One of the benefits of kefir I was told about is the strengthening of the immune system against infections and allergies. Since I have one atopic son, those were enough magic words.

So, initially guided by Jane, I cultured my kefir grains and started preparing kefir shakes for the family. Pretty soon, it became routine, but unfortunately I got busy and neglected my culture.

In short, my kefir grains have been asleep in the ref for several months now. But this article by Jane on kefir is inspiring me to awaken the sleeping grains. One more wondrous benefit I learned through the article is kefir’s ability to promote relaxation and sleep, by virtue of its high content of tryptophans. Tryptophans are amino acids that are said to promote relaxation and better sleep – like a natural sleep aid!

Now sleep is something I’d love to have more of!

The wheatgrass buzz

I started seeing those green grassy plants at the gym’s juice bar last year. But I have never been tempted to try it.

Lately, my cousin has been posting his wheatgrass babies on Facebook. He even created a Facebook page solely dedicated to the green juice.

So what’s in wheatgrass? Why is it becoming such a hit among health buffs?

Wheatgrass is the young plant of the common wheat. Though there are a lot of commercially available finished products, more and more wheatgrass enthusiasts are cultivating the plant in their own homes.

Its juice is squeezed out with a juicer and often taken pure. Others prefer it mixed into a shake. The pure juice tastes like “grass – bitter, fresh grass,” as one friend put it.

That definitely did not make me a convert.

The supposed health benefits, however, outweigh the, uhmmm, taste… Continue reading The wheatgrass buzz

Ashitaba Plant and its benefits

Update (July 1, 2013): I think this is an Ashitaba plant. I saw some similar looking plants at Manila Seedling Bank on a recent visit there, and the vendor said they’re called Ashitaba. And yes, they’re supposed to have a lot of healing benefits. I also saw a post on Instagram by a mommy friend that confirmed this is ashitaba. Yehey, the plant now has a name. 🙂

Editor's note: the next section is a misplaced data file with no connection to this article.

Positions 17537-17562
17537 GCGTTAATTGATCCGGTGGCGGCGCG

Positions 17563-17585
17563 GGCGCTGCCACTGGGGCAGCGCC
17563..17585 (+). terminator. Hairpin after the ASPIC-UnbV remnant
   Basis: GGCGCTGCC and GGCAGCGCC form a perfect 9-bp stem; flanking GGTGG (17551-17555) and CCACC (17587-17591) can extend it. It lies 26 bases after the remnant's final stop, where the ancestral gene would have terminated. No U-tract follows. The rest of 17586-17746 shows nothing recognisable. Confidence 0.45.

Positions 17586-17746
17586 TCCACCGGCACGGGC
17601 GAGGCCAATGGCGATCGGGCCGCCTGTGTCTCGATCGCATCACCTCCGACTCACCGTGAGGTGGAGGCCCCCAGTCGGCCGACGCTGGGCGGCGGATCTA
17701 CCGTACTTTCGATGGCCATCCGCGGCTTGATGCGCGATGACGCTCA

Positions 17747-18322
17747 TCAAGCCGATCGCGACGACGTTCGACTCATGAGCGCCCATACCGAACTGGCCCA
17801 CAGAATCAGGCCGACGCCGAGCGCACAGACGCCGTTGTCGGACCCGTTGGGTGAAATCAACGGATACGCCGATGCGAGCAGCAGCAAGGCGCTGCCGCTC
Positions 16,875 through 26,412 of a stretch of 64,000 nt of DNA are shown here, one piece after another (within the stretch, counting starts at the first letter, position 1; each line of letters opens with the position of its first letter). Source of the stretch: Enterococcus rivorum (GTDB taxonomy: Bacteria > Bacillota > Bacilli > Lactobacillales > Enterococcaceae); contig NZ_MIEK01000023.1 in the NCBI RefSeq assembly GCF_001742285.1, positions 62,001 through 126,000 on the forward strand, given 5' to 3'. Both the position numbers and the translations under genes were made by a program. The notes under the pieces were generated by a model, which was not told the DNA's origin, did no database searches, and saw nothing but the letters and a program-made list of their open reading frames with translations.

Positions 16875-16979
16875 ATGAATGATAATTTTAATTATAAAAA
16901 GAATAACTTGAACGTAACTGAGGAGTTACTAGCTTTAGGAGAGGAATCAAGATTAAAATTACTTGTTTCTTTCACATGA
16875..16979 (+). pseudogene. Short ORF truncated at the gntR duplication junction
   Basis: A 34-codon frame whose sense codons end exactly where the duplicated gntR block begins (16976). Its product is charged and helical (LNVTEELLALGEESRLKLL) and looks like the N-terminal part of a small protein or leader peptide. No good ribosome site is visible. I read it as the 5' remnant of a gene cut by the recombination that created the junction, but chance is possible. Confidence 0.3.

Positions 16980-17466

Mama also took some leaves from my plants and planted them in her garden. Of course, she was able to propagate her ashitaba plant. She boils the leaves to make tea whenever she or Dad feels a sore throat or cough coming on. Ashitaba is also good for maintaining normal blood pressure and blood sugar levels.

Update (January 17, 2010): I was finally able to remember to ask my Mandarin teacher yesterday. The scientific name of this plant is Kalimeris indica (Indian aster).

My Mandarin teachers at Dash Center gave me two small plants the other day.

They say the plant has medicinal properties. The leaves, when eaten raw one piece every two hours, are effective in arresting a cough in its early stages.

Knowing that I have an allergic child, my teachers gave me the plant. Its leaves are edible – I ate one and it has a mild nutty flavor. I think it would be perfect for salads! Unfortunately, my teachers do not know what they are –

Ashitaba plant
Can you help me identify this plant?

Anyway, the plants are small and I need to propagate them before I can make salads. The teachers say the plants grow easily. Hmmm… Wish me luck because I do not have my Mama’s green thumb!